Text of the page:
Careers rarely develop the way we plan them. Our career path often takes many twists and turns, with particular events, choices and people influencing our direction.

We asked Elaine McGarrigle from CRH plc to give some advice for people considering this job:

Elaine McGarrigle

Mechanical Engineer

CRH plc

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Elaine McGarrigle

The most important skill that a person in my position can have is communication.

One needs to be able to communicate effectively with people of all levels in order to do a days work. I think that this is the most important quality, to be able to fit in well with people, everyone from the operators to the senior management, one needs to be able to read them and how best to communicate with them.

An interest in basic engineering and in the heavy machine industry.

It is important to realise that working as a mechanical engineer in Irish Cement does not generally involve sitting at your desk all day. It involves alot of hands on, on-site work so a person needs to be prepared to get their hands dirty.

Another quality that is important is to be willing to learn. Even after a number of years in college, one needs to be eager to learn the ins and outs of a new environment; how cement is made, what equipment is involved, what generally goes wrong and how it is fixed.

Everyone will help and teach you but you need to open your mind and be prepared to take it all in.

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Investigative?
Investigative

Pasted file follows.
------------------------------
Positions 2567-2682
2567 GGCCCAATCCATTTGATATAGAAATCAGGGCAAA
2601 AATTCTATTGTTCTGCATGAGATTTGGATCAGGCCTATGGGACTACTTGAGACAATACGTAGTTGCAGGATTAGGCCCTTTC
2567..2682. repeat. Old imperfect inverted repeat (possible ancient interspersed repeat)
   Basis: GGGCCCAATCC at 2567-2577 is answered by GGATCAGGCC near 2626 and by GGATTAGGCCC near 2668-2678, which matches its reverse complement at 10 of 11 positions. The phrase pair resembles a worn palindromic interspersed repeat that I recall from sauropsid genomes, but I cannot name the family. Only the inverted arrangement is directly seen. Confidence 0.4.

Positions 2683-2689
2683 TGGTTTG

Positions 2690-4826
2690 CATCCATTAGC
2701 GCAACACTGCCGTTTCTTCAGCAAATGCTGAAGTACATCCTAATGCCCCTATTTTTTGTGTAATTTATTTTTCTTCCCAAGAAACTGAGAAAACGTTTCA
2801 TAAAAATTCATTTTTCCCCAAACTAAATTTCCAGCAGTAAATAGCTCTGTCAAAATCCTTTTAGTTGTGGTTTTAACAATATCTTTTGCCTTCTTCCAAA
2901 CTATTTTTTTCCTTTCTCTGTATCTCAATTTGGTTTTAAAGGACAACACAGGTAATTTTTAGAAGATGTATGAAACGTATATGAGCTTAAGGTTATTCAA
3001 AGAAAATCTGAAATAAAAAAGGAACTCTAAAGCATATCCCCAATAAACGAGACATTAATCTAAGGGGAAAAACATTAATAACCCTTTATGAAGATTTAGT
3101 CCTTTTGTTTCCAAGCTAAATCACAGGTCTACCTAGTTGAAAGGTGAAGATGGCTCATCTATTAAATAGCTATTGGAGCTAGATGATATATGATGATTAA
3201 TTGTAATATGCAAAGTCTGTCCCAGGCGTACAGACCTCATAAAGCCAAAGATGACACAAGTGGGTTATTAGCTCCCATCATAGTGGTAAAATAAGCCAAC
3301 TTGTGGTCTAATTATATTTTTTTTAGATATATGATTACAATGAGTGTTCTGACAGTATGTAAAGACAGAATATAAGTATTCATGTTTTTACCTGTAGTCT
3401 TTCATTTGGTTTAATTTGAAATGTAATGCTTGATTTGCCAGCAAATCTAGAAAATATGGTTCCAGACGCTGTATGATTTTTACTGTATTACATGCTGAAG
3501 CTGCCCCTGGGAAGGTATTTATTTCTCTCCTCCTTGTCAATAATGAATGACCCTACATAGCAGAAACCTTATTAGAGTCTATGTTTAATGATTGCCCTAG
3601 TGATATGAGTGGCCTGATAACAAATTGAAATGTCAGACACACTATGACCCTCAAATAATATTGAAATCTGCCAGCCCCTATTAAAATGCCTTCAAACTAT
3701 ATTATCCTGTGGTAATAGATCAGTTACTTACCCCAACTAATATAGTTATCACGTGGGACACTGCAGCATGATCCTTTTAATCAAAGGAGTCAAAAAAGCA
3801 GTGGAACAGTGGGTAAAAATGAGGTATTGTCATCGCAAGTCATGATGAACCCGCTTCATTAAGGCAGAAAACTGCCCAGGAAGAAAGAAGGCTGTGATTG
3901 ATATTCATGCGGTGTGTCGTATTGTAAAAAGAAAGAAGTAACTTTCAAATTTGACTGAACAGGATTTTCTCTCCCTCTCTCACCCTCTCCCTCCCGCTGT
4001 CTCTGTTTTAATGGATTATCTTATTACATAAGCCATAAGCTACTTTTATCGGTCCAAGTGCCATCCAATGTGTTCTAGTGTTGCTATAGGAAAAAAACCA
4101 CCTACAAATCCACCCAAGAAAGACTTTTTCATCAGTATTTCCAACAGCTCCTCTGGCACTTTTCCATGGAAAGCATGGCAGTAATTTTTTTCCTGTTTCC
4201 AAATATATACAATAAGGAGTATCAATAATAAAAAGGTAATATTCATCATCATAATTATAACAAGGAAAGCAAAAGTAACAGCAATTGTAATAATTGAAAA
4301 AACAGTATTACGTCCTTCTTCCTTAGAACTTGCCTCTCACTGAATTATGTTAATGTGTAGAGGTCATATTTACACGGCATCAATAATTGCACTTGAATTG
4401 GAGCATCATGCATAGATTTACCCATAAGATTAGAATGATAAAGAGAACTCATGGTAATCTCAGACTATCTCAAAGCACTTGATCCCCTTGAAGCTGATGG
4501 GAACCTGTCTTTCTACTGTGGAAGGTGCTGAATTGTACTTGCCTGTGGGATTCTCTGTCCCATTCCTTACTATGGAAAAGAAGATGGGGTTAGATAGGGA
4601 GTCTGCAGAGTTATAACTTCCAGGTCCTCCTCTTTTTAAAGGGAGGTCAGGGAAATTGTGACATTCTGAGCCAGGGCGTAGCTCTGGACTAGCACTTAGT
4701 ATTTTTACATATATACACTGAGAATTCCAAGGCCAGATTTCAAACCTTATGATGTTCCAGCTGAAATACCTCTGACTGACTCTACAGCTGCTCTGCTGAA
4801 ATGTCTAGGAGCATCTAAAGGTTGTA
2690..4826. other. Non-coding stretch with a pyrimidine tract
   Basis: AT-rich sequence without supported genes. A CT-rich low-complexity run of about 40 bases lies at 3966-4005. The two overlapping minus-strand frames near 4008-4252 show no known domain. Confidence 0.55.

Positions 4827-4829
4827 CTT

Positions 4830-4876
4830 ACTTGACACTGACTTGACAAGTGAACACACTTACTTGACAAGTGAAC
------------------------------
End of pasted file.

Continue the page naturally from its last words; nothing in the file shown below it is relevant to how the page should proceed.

The Investigative person will usually find a particular area of science to be of interest. They are inclined toward intellectual and analytical activities and enjoy observation and theory. They may prefer thought to action, and enjoy the challenge of solving problems with clever technology. They will often follow the latest developments in their chosen field, and prefer mentally stimulating environments.
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Junior Cert
Subjects

Junior Certificate Subjects

The following subjects are offered in the Junior Cycle in schools and colleges throught Ireland. Subjects are normally studied at either Ordinary or Higher Level, although three subjects, Irish, English and mathematics, can also be studied at Foundation Level.

Junior Cycle lies within the compulsory period of education and is usually taken by students between the ages of 12 and 15. The aims and intended outcomes of Junior Cycle emphasise the importance of students experiencing a broad, balanced and coherent programme of study across a wide range of curriculum areas in order to prepare them for transition to Senior Cycle education. This is achieved by ensuring that students encounter an educational programme that covers a number of areas of experience.

Students from educationally disadvantaged backgrounds and those viewed as at risk of leaving school early may follow the Junior Certificate School Programme.

Note: [SC] indicates that the course is one of the recently introduced Short Courses

The subjects are arranged into subject groups as follows:

Practical


Science


Artistic


Humanities


Social


Business